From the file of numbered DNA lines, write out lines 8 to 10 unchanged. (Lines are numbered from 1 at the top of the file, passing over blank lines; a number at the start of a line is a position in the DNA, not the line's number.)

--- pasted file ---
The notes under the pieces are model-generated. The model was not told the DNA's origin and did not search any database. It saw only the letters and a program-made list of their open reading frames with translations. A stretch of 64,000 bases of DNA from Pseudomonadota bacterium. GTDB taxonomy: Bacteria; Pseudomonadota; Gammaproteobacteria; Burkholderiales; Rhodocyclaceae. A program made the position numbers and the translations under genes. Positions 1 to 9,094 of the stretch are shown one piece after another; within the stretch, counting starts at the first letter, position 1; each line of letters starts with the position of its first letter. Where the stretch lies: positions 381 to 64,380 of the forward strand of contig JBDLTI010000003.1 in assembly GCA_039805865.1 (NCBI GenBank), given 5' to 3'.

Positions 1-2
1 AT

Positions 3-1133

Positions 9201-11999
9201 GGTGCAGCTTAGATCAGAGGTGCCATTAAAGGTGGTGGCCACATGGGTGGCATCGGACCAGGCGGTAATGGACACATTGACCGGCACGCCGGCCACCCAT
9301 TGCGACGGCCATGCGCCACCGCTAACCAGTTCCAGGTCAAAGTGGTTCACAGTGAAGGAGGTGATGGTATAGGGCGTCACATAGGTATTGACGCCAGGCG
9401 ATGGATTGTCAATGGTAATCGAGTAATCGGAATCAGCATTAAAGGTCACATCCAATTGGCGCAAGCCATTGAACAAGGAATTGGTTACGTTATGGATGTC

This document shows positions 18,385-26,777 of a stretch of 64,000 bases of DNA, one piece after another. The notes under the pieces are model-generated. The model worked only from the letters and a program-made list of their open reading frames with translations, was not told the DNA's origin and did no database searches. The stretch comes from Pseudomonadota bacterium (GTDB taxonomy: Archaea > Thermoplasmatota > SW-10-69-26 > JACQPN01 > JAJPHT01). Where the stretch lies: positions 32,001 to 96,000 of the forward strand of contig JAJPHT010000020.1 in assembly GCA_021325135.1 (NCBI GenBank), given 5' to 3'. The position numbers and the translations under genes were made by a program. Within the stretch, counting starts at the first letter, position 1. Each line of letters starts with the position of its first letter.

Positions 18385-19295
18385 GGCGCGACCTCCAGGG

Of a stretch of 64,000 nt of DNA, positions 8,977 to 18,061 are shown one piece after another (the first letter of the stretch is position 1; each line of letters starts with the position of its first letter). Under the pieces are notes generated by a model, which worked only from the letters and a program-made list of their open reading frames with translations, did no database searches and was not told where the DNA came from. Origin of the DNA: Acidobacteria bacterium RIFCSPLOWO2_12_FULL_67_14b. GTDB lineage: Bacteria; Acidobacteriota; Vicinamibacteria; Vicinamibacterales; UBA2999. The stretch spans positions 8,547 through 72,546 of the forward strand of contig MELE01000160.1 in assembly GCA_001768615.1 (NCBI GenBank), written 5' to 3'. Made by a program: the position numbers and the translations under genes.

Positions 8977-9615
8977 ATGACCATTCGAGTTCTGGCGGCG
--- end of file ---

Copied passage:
9401 ATGGATTGTCAATGGTAATCGAGTAATCGGAATCAGCATTAAAGGTCACATCCAATTGGCGCAAGCCATTGAACAAGGAATTGGTTACGTTATGGATGTC

This document shows positions 18,385-26,777 of a stretch of 64,000 bases of DNA, one piece after another. The notes under the pieces are model-generated. The model worked only from the letters and a program-made list of their open reading frames with translations, was not told the DNA's origin and did no database searches. The stretch comes from Pseudomonadota bacterium (GTDB taxonomy: Archaea > Thermoplasmatota > SW-10-69-26 > JACQPN01 > JAJPHT01). Where the stretch lies: positions 32,001 to 96,000 of the forward strand of contig JAJPHT010000020.1 in assembly GCA_021325135.1 (NCBI GenBank), given 5' to 3'. The position numbers and the translations under genes were made by a program. Within the stretch, counting starts at the first letter, position 1. Each line of letters starts with the position of its first letter.

Positions 18385-19295